In 1569 and 1570, Walsingham gained the full trust of Queen Elizabeth, by reliably gathering support for the Huegenots, and successfully disassembling the Ridolfi Plot. This establishment of trust preceded Queen Elizabeth’s appointment of Walsingham as Principal Secretary. In this role, one of Francis Walsingham’s main duties of interest was the art of espionage. Being a staunch Protestant, and a loyal advisor of Elizabeth, Walsingham made it his duty to keep Britain safe by gathering more information about the enemy through whatever means – whether it be from public sources, through secret spies, or extracted via torture.
In 1583, the Throckmorton Plot emerged, but was soon dismantled by intelligence gathering by Walsingham and his counterparts. Without the intelligence, the Protestant rule may have collapsed as a result of Elizabeth’s death. For this reason, Walsingham’s information was invaluable, as it prevented the occurrence of the plot. Even though it was unsuccessful, Walsingham became alert of the imminent danger of the Catholic threat, and the plots to usurp Elizabeth and replace her with Mary, Queen of Scots. Walsingham was not prepared to risk this, and became obsessed with trying to eradicate the threat of Mary.
The Bond of Association was created thereafter, which now gave Walsingham the power to kill anyone who tried to usurp the throne or assassinate the queen. His opportunity to remove Mary from contention arrived with the Babington Plot, and with the collection of priceless information, was able to do exactly so. The Babington Plot was trumped up by the zealous Anthony Babington, and a steadfast Jesuit by the name of John Ballard. The plan was flawless, until Walsingham came to know about it. After plucking out one of the intimates of the concocters, Gilbert Gifford, Walsingham employed him as a double agent.
Gifford freely interjected messages between Mary and her admirers, and forwarded them to the light of Walsingham. With his knowledge on the communication between Mary and her followers, Walsingham was able to employ informers, moles and agent provocateurs near and directly associated with the plotters and those involved with the plot. Soon, information was flowing into Walsingham’s domain. Walsingham’s brilliance in espionage was highlighted in his ability to decipher the muddled up symbols in the letters. Now intervening messages, and fully interpreting them, Walsingham was fully aware of the intentions of Mary, Queen of Scots.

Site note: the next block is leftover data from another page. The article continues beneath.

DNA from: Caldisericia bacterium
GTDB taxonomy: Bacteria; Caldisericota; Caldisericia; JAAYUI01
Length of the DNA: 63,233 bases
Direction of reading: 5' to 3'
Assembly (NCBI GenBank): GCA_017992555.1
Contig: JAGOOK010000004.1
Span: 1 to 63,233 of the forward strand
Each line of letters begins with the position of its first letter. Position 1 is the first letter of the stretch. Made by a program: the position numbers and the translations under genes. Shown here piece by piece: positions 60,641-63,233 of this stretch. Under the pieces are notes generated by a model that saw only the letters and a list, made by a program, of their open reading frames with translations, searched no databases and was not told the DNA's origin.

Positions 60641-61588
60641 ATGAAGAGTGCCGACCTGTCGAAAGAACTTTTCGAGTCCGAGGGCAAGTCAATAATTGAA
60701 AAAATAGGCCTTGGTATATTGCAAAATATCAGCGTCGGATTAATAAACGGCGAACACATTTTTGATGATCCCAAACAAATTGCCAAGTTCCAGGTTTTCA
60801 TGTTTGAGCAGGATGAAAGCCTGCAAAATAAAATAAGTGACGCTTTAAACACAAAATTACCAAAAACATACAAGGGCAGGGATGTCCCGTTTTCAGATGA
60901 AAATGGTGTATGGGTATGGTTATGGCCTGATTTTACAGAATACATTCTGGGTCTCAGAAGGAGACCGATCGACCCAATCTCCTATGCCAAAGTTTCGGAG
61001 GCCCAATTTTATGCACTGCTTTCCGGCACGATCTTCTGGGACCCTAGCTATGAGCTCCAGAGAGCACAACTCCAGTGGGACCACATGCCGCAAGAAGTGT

Yet, there was no hard evidence to prove this to Elizabeth, until Babington sent a letter to Mary, exclaiming how he, and six other men were preparing to eliminate the queen. With a little forged excerpt at the end of the letter by Thomas Phelippes, Walsingham was able to detect the other six conspirators. The denouement of these events led to the execution of Babington and the other plotters, but more significantly, the Catholic figurehead, the serious threat of a Catholic revolt, Mary, the Queen of Scots, was no longer existent.
No price can be placed on the importance of intelligence. During the hectic situation during the Elizabethan period, nothing was more valuable for leading figures than knowledge. With all the clandestine operations that took place under the reign of Elizabeth, if Walsingham’s intelligence operations had not revealed the plots, Elizabeth would have most likely have been assassinated, and the throne would have been vacant for Mary the Queen of Scots.
Yet, this was not the case, as Walsingham truly understood the important of intelligence, and used it to save his queen, and destroy those who plotted against her and guarantee a successful reformation of the Church of England. The power of intelligence is tantamount to the prevention of a death, and the silencing of a life. http://en. wikipedia. org/wiki/Francis_Walsingham http://en. wikipedia. org/wiki/Babington_Plot http://ccat. sas. upenn. edu/~jmcgill/project. html http://en. wikipedia. org/wiki/Throckmorton_Plot http://en. wikipedia. org/wiki/Bond_of_Association http://en. wikipedia. org/wiki/Mary_I_of_Scotland